The opioid peptide precursors proopiomelanocortin, proenkephalin, and prodynorphin are first synthesized as large inactive proteins which must be activated by proteolytic maturation. The work in this grant focuses on the enzymes that accomplish this proteolytic step, prohormone convertases 1 and 2 (PC1 and PC2). During past funding cycles we have expressed and purified recombinant enzymes in an effort to characterize their biochemical properties and specificity. We later established their cleavage preferences for proenkephalin, both within cells and in vitro. In collaboration with Wolfram Bode and Manuel Than, we obtained the first crystal structure of a related family member, furin. Our long-standing collaboration with the Torrey Pines Institute for Molecular Studies has identified potent furin and PC-inhibitory short peptides;and in the last funding cycle, we successfully obtained stable small molecule PC2 inhibitors with micromolar potency. In the next funding cycle, we propose to continue our successful collaborations with these two groups. We will continue our crystallization of different forms of PC1, and expand our inhibition work both by chemical modification of current hits, as well as by screening further compounds and libraries. Lastly, since our recent work shows that both PC2 as well as the small form of PC1 are extremely susceptible to mixed-disulfide aggregation, we will investigate the role of this phenomenon in the regulation of PC1 activity. We will perform new studies on labile, aggregation-prone forms of PC1 to ask whether either chemical chaperones or interaction with the natural PC1 binding protein proSAAS can prevent PC1 aggregation and preserve enzymatic activity. We will attempt to derive structure-function information for the proSAAS-PC1 interaction, which may represent a regulatory mechanism in vivo. Taken together, these studies are expected provide additional information on the biochemical mechanisms involved in neuropeptide formation, including the opioid peptides met- and leu-enkephalin. Additionally this work should lead to structures and reagents useful for the therapeutic inhibition of convertases.

Public Health Relevance

The work in this proposal will give us a more complete understanding of biosynthetic mechanisms involved in the production of neuropeptides, using opioid peptide synthesis as a model system. We are also interested in describing the molecular forms of a new peptide precursor we have observed in brain tissue.

Agency
National Institute of Health (NIH)
Institute
National Institute on Drug Abuse (NIDA)
Type
Research Project (R01)
Project #
5R01DA005084-27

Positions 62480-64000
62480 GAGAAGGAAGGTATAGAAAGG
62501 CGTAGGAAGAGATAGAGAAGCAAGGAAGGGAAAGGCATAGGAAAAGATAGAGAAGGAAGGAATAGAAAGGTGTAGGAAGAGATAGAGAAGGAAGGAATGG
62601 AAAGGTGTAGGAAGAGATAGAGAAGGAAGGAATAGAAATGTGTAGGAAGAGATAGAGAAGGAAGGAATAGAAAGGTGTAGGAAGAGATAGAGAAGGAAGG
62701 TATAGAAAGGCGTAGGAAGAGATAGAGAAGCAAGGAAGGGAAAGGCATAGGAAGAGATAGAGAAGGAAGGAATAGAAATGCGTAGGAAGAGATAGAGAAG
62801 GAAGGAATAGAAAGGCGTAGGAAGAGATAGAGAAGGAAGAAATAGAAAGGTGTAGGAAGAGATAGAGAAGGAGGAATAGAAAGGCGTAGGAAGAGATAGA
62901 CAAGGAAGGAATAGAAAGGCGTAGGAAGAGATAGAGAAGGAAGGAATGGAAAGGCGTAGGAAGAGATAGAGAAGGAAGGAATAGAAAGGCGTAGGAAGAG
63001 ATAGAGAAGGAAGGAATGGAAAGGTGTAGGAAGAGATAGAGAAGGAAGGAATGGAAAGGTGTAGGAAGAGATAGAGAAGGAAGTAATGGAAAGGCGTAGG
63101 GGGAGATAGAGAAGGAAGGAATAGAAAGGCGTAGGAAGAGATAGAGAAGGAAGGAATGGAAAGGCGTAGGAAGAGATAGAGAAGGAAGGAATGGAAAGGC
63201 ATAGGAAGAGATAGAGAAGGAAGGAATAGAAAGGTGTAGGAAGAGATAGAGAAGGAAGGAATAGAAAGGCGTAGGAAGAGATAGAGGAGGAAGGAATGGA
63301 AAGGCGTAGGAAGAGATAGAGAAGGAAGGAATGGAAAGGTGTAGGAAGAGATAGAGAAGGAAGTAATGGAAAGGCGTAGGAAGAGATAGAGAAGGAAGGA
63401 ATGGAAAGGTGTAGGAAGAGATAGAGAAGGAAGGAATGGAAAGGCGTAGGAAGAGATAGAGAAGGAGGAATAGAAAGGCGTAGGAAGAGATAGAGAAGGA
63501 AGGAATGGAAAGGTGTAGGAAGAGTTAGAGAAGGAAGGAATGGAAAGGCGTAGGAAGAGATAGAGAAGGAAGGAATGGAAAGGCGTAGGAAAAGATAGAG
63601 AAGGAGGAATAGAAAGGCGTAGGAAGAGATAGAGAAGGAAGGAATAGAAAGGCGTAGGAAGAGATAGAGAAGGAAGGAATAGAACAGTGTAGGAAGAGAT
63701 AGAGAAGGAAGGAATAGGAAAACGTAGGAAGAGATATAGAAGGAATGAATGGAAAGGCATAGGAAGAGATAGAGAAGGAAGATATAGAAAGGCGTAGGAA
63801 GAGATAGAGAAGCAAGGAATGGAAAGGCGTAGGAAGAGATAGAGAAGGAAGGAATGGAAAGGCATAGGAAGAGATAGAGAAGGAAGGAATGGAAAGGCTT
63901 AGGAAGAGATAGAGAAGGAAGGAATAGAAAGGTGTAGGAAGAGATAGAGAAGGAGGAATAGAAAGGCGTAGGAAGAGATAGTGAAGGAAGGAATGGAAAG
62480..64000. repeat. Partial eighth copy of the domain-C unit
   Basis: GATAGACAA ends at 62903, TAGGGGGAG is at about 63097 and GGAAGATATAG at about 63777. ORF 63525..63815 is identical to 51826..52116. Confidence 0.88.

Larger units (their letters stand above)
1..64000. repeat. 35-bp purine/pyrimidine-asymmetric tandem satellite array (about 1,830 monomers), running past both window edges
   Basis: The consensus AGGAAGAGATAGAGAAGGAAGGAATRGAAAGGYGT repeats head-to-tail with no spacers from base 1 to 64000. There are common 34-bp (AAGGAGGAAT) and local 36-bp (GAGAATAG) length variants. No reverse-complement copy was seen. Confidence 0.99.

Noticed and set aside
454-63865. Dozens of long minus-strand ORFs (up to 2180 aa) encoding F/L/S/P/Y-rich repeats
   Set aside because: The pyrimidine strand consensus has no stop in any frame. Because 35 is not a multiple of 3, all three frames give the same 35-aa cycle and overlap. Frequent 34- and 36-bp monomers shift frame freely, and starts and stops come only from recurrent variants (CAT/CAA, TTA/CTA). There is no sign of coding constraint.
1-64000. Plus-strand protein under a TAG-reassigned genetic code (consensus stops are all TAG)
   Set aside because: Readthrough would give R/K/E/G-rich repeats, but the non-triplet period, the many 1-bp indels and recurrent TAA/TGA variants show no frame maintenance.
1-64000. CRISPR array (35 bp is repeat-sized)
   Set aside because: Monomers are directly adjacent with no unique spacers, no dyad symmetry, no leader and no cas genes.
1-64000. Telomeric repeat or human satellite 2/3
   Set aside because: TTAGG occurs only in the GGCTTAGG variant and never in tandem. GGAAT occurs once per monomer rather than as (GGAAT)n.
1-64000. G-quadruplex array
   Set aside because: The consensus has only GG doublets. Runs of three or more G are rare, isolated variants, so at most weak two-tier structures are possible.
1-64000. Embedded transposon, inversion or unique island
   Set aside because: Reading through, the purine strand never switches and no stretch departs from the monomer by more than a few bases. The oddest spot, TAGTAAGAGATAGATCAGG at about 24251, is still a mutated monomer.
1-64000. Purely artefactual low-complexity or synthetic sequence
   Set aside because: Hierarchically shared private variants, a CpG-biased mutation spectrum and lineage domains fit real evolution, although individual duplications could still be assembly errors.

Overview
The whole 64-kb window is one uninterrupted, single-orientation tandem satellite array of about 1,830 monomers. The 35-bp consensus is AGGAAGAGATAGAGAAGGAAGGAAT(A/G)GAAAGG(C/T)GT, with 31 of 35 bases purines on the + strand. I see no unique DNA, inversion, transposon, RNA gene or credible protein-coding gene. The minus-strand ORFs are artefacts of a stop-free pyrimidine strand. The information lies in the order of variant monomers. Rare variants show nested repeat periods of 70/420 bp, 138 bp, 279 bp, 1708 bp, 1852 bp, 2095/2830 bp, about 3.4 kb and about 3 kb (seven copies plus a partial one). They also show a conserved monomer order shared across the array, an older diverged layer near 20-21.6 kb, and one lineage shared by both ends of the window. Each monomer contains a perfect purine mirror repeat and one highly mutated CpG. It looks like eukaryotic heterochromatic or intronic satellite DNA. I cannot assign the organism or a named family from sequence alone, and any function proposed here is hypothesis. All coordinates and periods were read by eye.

Application #
8616365
Study Section
Molecular Neuropharmacology and Signaling Study Section (MNPS)
Program Officer
Purohit, Vishnudutt
Project Start
1988-04-01
Project End
2015-02-28
Budget Start
2014-03-01
Budget End
2015-02-28
Support Year
27
Fiscal Year
2014
Total Cost
$351,534
Indirect Cost
$107,727
Name
University of Maryland Baltimore
Department
Anatomy/Cell Biology
Type
Schools of Medicine
DUNS #
188435911
City
Baltimore
State
MD
Country
United States
Zip Code
21201
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Blanco, Elias H; Peinado, Juan R; Martín, Martín G et al. (2014) Biochemical and cell biological properties of the human prohormone convertase 1/3 Ser357Gly mutation: a PC1/3 hypermorph. Endocrinology 155:3434-47
Wilschanski, Michael; Abbasi, Montaser; Blanco, Elias et al. (2014) A novel familial mutation in the PCSK1 gene that alters the oxyanion hole residue of proprotein convertase 1/3 and impairs its enzymatic activity. PLoS One 9:e108878
Liew, Chong Wee; Assmann, Anke; Templin, Andrew T et al. (2014) Insulin regulates carboxypeptidase E by modulating translation initiation scaffolding protein eIF4G1 in pancreatic ? cells. Proc Natl Acad Sci U S A 111:E2319-28
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Yongye, Austin B; Vivoli, Mirella; Lindberg, Iris et al. (2013) Identification of a small molecule that selectively inhibits mouse PC2 over mouse PC1/3: a computational and experimental study. PLoS One 8:e56957
Becker, Gero L; Lu, Yinghui; Hardes, Kornelia et al. (2012) Highly potent inhibitors of proprotein convertase furin as potential drugs for treatment of infectious diseases. J Biol Chem 287:21992-2003
Lindberg, Iris; Appel, Jon R (2011) Inhibitor screening of proprotein convertases using positional scanning libraries. Methods Mol Biol 768:155-66
Kuester, Miriam; Becker, Gero L; Hardes, Kornelia et al. (2011) Purification of the proprotein convertase furin by affinity chromatography based on PC-specific inhibitors. Biol Chem 392:973-81

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